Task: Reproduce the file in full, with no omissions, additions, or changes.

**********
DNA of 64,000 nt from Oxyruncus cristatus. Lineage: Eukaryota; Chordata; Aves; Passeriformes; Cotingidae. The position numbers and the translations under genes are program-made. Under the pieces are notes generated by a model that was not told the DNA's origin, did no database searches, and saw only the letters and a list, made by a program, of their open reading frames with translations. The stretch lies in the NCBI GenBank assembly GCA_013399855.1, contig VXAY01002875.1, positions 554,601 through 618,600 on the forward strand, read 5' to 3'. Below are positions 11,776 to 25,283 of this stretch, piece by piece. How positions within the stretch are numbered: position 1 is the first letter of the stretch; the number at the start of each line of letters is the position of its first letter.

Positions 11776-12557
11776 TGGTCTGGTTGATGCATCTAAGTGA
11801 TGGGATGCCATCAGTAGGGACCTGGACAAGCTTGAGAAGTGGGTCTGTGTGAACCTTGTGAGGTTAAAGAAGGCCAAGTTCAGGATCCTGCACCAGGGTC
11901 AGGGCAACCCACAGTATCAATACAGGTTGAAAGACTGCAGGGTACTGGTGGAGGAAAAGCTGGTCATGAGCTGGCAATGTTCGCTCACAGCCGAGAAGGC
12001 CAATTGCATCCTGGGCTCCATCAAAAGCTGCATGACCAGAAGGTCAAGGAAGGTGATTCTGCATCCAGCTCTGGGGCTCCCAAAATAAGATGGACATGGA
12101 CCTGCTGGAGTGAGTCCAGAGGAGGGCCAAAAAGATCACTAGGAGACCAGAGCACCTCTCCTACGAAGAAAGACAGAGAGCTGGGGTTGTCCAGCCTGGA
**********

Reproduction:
DNA of 64,000 nt from Oxyruncus cristatus. Lineage: Eukaryota; Chordata; Aves; Passeriformes; Cotingidae. The position numbers and the translations under genes are program-made. Under the pieces are notes generated by a model that was not told the DNA's origin, did no database searches, and saw only the letters and a list, made by a program, of their open reading frames with translations. The stretch lies in the NCBI GenBank assembly GCA_013399855.1, contig VXAY01002875.1, positions 554,601 through 618,600 on the forward strand, read 5' to 3'. Below are positions 11,776 to 25,283 of this stretch, piece by piece. How positions within the stretch are numbered: position 1 is the first letter of the stretch; the number at the start of each line of letters is the position of its first letter.

Positions 11776-12557
11776 TGGTCTGGTTGATGCATCTAAGTGA
11801 TGGGATGCCATCAGTAGGGACCTGGACAAGCTTGAGAAGTGGGTCTGTGTGAACCTTGTGAGGTTAAAGAAGGCCAAGTTCAGGATCCTGCACCAGGGTC
11901 AGGGCAACCCACAGTATCAATACAGGTTGAAAGACTGCAGGGTACTGGTGGAGGAAAAGCTGGTCATGAGCTGGCAATGTTCGCTCACAGCCGAGAAGGC
12001 CAATTGCATCCTGGGCTCCATCAAAAGCTGCATGACCAGAAGGTCAAGGAAGGTGATTCTGCATCCAGCTCTGGGGCTCCCAAAATAAGATGGACATGGA
12101 CCTGCTGGAGTGAGTCCAGAGGAGGGCCAAAAAGATCACTAGGAGACCAGAGCACCTCTCCTACGAAGAAAGACAGAGAGCTGGGGTTGTCCAGCCTGGA